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Kurt Cobain’s Montage of Heck

posted by Jason Kottke   Nov 04, 2014

In 1987 or 1988, Kurt Cobain made a mixtape called Montage of Heck. The Guardian has the backstory.

The tape itself is a surreal, often psychedelic insight into the mind of the 20-year-old Cobain: cut-ups of 60s, 70s and 80s TV shows interspersed with the sound of the toilet flushing and people vomiting, bits of the Beatles and Led Zeppelin interspersed with troubled Austin singer-songwriter Daniel Johnston screaming about Satan, and white noise so intense that when Simon & Garfunkel’s Sound Of Silence starts up it comes as physical relief.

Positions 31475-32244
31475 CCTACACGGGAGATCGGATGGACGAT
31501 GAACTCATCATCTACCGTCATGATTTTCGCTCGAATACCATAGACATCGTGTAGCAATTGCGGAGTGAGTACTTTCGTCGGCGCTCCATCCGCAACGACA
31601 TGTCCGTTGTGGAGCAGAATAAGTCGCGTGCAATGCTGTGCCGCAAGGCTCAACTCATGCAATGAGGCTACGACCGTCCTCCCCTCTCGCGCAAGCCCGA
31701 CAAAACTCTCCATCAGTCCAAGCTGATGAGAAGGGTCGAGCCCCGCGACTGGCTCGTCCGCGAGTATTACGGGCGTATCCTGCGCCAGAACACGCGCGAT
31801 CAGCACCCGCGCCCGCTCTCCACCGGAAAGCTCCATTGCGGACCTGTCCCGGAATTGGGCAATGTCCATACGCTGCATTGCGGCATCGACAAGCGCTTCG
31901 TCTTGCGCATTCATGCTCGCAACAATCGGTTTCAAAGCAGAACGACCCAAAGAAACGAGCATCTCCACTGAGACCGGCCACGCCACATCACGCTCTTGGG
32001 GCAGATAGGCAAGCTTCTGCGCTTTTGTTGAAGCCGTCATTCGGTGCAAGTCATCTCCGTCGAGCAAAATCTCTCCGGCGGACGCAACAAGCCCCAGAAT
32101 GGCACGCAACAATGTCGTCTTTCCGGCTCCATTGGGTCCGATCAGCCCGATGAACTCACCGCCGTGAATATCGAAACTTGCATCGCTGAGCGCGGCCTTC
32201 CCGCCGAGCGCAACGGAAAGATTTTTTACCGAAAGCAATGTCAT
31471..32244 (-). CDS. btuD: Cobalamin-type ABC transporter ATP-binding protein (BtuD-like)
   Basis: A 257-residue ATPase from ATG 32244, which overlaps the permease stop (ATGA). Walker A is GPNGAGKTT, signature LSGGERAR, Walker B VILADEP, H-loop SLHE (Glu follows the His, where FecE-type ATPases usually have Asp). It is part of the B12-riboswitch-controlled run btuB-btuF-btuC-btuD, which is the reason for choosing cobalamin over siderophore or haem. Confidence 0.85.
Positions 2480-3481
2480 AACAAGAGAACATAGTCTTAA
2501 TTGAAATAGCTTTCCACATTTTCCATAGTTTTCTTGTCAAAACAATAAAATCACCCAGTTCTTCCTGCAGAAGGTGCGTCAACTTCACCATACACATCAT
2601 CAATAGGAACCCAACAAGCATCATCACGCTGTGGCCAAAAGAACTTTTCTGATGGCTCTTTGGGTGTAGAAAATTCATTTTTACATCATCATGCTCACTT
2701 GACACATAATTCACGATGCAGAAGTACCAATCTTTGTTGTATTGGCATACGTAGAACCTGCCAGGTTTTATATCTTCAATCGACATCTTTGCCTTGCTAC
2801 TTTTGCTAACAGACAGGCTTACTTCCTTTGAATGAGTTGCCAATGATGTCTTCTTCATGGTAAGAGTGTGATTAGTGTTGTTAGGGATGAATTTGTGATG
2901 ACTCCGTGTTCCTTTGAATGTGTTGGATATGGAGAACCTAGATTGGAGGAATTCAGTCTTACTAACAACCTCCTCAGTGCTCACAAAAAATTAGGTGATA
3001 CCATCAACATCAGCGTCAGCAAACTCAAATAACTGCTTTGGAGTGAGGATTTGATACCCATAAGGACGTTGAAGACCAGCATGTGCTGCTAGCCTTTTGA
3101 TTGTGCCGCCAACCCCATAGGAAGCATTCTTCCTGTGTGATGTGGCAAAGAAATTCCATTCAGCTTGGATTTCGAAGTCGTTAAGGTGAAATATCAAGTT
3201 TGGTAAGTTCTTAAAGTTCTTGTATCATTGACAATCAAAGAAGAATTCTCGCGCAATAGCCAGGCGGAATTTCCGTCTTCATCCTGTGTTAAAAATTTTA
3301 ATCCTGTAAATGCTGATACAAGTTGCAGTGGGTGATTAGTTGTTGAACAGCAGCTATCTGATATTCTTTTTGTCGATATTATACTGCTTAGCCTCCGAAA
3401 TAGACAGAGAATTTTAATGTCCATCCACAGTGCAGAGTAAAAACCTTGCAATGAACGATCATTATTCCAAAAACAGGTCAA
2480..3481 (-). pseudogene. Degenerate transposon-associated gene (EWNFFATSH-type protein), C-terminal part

There are snippets of a few unreleased Nirvana songs, too, among the tumult and screaming and dead-end repetition, amid the excerpts of William Shatner, The Partridge Family, Queen, Queensryche, Butthole Surfers, James Brown. In many respects, Montage Of Heck echoes and predates turntable culture, the ubiquitous YouTube mash-up and the Beatles’ experimental sound collage Revolution No 9.

The entire mixtape is available on Soundcloud and Vimeo.

Here’s a rough tracklist. Just a year or two after Cobain recorded Montage of Heck, Nirvana released their debut album, Bleach, and they were off to the races.